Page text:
Mr. Merrill: Well, perhaps we could have a judgment by the Solicitor General to be an objective indicator of reasonableness in these cases, too, Justice Stevens.
Unidentified Justice: --On the grant of the stay, the mere fact that the Solicitor General has been willing to apply for a stay shows that the Solicitor General thought it was a close question, and he is a reasonable person.
Can you think of any other area in which we decide whether a particular thing is reasonable by deciding whether any reasonable person holds that position?
We would affirm all agency action.
You know, the test is, usually, was the action reasonable.
Do we say well, of course, it was taken by a Cabinet Secretary.
That is a reasonable person.
Therefore, it must be a reasonable action.
That isn't true.
Reasonable people sometimes do unreasonable things, including courts that sometimes come out the wrong way.
I cannot think of any other area where we determine reasonableness on the basis that a reasonable person did it.
And the Solicitor General doesn't always do what the department asks it to.
Mr. Merrill: Well, I think Congress clearly did not intend that any judgment by the Solicitor General or by any responsible Cabinet Officer would be, by definition, a reasonable act under EAJA.
The whole point of EAJA was to make sure that officials of the Government thought long and hard before they took action and therefore that the incidence of unreasonableness would be reduced.
Unidentified Justice: Mr. Merrill, I have a little concern that if we were to place the amount of weight that you would have us place on a grant of certiorari or a stay here, which, as has been indicated, we often do out of substantial deference to the request of the Solicitor General, that we would have to change our posture on that if we knew that then that was going to be determinative in a later fee application under EAJA.
And I just wonder if that is wise?
Mr. Merrill: We certainly would not want the Court to change its standards in response to attorneys' fee litigation, Justice O'Connor.
The stay situation is, quite frankly, probably somewhat of an unusual one in EAJA litigation.
I think that a much more common situation that the Government encounters is one where there is some kind of disagreement among the courts on the question and our approach of objective indicators I think would only in an unusual case involve assessments of stay and certiorari grants, and much more commonly would involve things like whether or not a disagreement among lower court judges was sufficient to establish the reasonableness of the Government's action.
There are really two issue here.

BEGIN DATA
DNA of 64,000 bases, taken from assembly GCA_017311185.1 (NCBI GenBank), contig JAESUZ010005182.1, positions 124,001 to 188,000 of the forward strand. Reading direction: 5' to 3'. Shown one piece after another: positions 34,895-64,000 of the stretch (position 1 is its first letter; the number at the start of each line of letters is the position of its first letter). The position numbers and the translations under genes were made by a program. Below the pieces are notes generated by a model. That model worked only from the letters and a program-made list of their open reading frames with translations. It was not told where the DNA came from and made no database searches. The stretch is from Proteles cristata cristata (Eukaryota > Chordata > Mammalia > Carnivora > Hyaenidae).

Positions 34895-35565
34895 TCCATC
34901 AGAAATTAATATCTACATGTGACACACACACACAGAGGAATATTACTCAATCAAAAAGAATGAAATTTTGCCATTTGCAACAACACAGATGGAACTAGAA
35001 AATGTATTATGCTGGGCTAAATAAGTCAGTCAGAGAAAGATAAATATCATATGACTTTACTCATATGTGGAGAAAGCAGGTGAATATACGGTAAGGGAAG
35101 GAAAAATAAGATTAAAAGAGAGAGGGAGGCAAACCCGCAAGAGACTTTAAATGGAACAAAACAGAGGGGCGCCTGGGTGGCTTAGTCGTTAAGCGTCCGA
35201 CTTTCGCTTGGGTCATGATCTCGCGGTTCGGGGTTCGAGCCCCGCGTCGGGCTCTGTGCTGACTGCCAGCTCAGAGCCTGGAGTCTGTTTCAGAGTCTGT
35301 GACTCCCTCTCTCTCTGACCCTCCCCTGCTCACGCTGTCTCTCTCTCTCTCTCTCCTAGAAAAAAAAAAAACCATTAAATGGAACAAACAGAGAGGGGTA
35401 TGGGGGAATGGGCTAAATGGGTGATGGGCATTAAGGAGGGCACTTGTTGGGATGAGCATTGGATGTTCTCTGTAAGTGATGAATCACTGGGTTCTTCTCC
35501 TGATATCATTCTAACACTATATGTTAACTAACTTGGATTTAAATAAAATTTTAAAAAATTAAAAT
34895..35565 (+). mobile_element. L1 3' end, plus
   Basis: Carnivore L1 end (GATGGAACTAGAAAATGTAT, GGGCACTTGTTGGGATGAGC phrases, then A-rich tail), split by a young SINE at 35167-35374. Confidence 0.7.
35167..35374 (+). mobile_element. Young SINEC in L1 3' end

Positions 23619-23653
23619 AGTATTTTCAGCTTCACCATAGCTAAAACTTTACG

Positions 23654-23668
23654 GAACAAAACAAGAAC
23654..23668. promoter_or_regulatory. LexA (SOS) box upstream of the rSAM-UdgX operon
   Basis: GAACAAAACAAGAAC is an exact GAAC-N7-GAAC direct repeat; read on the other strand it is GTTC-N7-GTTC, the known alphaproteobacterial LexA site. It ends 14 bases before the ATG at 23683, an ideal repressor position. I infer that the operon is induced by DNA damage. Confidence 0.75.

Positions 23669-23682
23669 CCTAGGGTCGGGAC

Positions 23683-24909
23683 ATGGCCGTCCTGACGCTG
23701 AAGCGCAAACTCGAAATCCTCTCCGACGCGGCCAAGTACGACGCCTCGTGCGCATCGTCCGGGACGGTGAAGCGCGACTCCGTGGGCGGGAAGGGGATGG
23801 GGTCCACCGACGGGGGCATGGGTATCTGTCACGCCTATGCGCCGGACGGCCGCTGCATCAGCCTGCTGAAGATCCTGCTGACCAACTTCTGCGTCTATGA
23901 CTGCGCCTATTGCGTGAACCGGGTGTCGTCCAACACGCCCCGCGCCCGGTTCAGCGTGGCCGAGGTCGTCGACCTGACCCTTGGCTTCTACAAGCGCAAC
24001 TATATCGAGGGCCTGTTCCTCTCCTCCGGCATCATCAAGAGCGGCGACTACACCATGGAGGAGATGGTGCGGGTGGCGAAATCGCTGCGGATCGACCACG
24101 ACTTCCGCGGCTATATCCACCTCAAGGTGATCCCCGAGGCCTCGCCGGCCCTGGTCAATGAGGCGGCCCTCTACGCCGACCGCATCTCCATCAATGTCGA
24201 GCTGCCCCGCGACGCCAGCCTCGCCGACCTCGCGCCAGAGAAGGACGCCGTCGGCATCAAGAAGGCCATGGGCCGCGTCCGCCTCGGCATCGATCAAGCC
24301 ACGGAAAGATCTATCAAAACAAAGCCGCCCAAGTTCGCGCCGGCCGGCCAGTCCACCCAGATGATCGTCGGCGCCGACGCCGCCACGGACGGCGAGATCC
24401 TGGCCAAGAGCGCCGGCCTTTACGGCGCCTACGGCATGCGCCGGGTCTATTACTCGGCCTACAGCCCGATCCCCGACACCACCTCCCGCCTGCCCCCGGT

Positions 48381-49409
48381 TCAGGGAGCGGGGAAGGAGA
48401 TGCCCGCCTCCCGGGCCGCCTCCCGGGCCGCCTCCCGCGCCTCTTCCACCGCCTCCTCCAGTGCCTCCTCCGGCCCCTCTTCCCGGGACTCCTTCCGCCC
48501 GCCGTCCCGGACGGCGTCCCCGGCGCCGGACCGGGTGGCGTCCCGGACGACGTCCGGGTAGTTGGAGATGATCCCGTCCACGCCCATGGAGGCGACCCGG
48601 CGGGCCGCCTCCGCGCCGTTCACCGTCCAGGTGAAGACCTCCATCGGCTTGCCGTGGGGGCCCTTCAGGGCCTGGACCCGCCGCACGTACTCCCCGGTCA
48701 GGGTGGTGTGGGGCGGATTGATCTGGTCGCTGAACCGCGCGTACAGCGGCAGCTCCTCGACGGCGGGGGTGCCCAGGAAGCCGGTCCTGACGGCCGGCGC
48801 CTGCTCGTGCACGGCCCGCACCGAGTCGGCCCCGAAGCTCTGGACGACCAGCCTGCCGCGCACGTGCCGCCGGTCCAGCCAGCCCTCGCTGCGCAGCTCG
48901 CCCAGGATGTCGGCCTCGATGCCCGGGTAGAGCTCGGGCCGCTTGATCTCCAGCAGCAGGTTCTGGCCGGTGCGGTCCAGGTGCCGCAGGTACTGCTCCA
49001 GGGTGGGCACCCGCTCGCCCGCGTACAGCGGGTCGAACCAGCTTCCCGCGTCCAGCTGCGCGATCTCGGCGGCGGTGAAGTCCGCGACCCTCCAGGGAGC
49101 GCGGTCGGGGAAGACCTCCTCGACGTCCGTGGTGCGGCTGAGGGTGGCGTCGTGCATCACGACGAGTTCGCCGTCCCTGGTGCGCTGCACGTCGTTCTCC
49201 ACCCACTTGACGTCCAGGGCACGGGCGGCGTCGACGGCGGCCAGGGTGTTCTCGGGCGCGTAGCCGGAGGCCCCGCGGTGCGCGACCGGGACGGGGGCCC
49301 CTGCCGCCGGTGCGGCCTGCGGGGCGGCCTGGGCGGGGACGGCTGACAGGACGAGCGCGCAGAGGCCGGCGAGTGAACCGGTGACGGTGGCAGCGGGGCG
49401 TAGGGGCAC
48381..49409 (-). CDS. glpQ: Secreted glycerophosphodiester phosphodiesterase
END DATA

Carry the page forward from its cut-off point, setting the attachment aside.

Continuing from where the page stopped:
One is whether or not the objective indicators approach makes sense, as a general matter, and secondly, whether or not, in this case, the stay and the certiorari grants were bona fide objective indicators of reasonableness.
We would strongly urge the Court to consider the utility of the objective indicators approach, and even if the Court disagrees with us about the stay and the certiorari grant, we think that, when you look at the total circumstances in this case, that our action was substantially justified from that perspective as well as under an objective indicators analysis.
Let me turn, if I may, to the second issue in this case, which is whether or not the lower courts properly adjusted the fees to levels as high as $120.00 an hour.
EAJA is unique among attorneys' fee statutes in that it imposes an cap on reasonable attorneys' fees equal to $75.00 an hour.
The statute sets forth two exceptions to the cap: first a finding that there has been an increase in the cost of living, and second, a finding that a special factor such as the limited availability of qualified counsel for the proceedings involved requires a higher fee.
The lower courts in this case we think all but wrote the $75.00 cap out of the statute.
In effect, they found that the EAJA permits courts to look to any and all of the 12 factors that were identified in Johnson v. Georgia Highway Express in making upward adjustments above and beyond the $75.00 limit.
The problem with this approach is that the Johnson factors were designed to establish reasonable attorneys' fees in a situation where there is no cap.
Thus, if each of the Johnson factors can be taken into account as a special factor which justifies an increase above the $75.00 limit, the net effect would be the same as if Congress had mandated no cap at all.